I've been looking forward to this collection! Also, SO cool that you go through 100% of the process of making those shaws by yourself!
Elly -Indiana-

Abigail Mitchell said...

Can't wait to read this! Signed up for your newsletter Pegg! :) The shawl is beautiful!
Abigail in VA

Pegg Thomas said...

Thanks, ladies! Happy to meet you here on Lena's blog.

MH said...

Looks like a great collection of novellas! And making the shawl from scratch sounds so interesting!

MH from NJ

Vera Godley said...

Pegg Thomas is an author new to me but I love historic reads. And I definitely believe the shorter novellas and compilation of novellas into books has a place on one's bookshelf. Often they allow the reader to escape their cares for a short while without the 300+ page commitment of a lengther and more involved book. I'd love to read your story.

Vera in the middle of North Carolina

Kay Garrett said...

Thanks for introducing me to a new author. I love learning about new authors themselves as well as the books they write.



"In Sheep’s Clothing" absolutely sounds like the best was saved for last. I love the fact that it was an orphan lamb that brought them together. I've love to read this story as well as the rest of the stories in "A Bouquet of Brides".

Thanks for the chance to win a print copy of this book!
Kay from Mountain View, AR
2clowns at arkansas dot net

Kim hansen said...

Sounds good. Lincoln Nebraska.

Pegg Thomas said...

Thank you, ladies! It's so nice to connect with readers who haven't seen/read/heard of me before.

VanG said...

What a delightful interview! Thanks for sharing a bit of yourself with us, Pegg. Your book sounds great, and I would love to win a print copy. Thanks for the giveaway. Blessings on you as you continue to write. 😊
VanG in NC

Patty said...

It's been a while since I have read a story set this far back in America's history... thanks for the interview and giveaway ladies!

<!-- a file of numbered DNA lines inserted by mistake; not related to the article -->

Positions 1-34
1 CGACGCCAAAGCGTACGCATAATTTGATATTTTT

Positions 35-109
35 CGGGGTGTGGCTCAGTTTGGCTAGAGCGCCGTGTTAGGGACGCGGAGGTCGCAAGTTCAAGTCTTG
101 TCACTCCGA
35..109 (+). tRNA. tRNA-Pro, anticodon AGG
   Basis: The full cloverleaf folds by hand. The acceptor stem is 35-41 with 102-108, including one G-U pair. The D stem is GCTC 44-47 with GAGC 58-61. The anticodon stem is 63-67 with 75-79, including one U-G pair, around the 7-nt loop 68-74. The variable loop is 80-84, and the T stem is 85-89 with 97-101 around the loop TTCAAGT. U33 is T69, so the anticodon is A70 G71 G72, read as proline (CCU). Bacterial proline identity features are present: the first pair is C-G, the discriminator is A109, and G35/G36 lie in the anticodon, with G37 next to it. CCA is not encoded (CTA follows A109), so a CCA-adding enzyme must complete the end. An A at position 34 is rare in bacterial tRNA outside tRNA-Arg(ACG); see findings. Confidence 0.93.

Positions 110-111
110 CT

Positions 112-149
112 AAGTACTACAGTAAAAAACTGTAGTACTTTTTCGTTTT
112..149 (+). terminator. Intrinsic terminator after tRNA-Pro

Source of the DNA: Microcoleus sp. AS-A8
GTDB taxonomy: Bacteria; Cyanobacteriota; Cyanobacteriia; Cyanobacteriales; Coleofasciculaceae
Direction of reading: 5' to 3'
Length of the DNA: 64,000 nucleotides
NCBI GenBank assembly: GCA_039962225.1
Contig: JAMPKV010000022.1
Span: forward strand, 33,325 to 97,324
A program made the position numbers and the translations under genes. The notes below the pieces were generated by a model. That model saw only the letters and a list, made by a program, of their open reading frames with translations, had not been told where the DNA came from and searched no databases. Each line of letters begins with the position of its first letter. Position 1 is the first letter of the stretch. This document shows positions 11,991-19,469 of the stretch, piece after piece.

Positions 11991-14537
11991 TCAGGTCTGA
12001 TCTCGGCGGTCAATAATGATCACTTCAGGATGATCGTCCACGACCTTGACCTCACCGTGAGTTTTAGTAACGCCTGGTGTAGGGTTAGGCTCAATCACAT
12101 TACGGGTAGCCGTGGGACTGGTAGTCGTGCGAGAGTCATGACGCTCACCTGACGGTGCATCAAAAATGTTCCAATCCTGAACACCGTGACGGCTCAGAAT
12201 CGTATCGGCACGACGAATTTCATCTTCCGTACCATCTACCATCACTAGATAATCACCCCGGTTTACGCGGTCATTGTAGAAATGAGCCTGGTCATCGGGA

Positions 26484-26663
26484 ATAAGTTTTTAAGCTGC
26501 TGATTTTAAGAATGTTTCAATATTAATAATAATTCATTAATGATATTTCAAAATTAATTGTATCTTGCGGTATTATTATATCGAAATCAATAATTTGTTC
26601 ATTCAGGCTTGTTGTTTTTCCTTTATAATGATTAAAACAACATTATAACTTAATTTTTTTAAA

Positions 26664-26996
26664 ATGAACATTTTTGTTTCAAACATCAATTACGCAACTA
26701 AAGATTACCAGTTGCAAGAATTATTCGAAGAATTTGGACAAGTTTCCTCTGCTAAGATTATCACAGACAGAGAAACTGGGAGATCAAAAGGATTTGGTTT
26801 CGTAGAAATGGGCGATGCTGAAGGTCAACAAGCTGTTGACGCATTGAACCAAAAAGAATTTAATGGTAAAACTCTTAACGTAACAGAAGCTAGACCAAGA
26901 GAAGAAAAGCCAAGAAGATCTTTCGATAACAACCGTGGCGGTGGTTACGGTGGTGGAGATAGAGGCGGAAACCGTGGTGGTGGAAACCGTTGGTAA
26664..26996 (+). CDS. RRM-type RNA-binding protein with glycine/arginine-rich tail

Patty in SC

Paula said...

This one looks great! I love this time period . It would be awesome to win a copy and I look forward to reading this collection.

Robin in NC said...

This book sounds wonderful! I signed up for your newsletter Pegg. What a beautiful shawl! Thanks for sharing with us!

Robin in NC

Pegg Thomas said...

Thank you, everyone. You sure make a newbie feel welcome. :)

Vivian Furbay said...

Beautiful shawl you have pictures! That's a lot of work just to make one. Would enjoy winning a print copy and reading this book also. Vivian Furbay of CO

Caryl Kane said...

I love these collections! Thank you for the chance to win!

Caryl K in Texas!

Pegg Thomas said...

Thank you, ladies!

Anonymous said...

Thanks for a chance to win

Abby Breuklander said...

Oh this looks like such a great collection!!

Pegg Thomas said...

Thank you!

Connie said...

Pegg, you are one busy lady! I look forward to reading this book and the one that you and Lena will have later.
Thanks for this giveaway!
Blessings,
Connie from KY
cps1950(at)gmail(dot)com

Sharon Richmond Bryant said...

Enter me in your awesome giveaway for the print copy!!
Conway SC.

Paula said...

I forgot to say I live in MO thanks again. paulams49ATsbcglobalDOTnet

Beth Gillihan said...

I love these kind of book collections! Beautiful shawl. I look forward to reading this collection. I signed up for your newsletter. A print or e-book would be great. Thanks for the chance to win!

Beth in Montana

Pegg Thomas said...

Thanks for all the nice comments! Shawl drawing is on January 31st, so there's still time to sign up for my newsletter and enter.

KayM said...

I love the Barbour Books' novella collections. Thank you for the opportunity to win this one.
Tennessee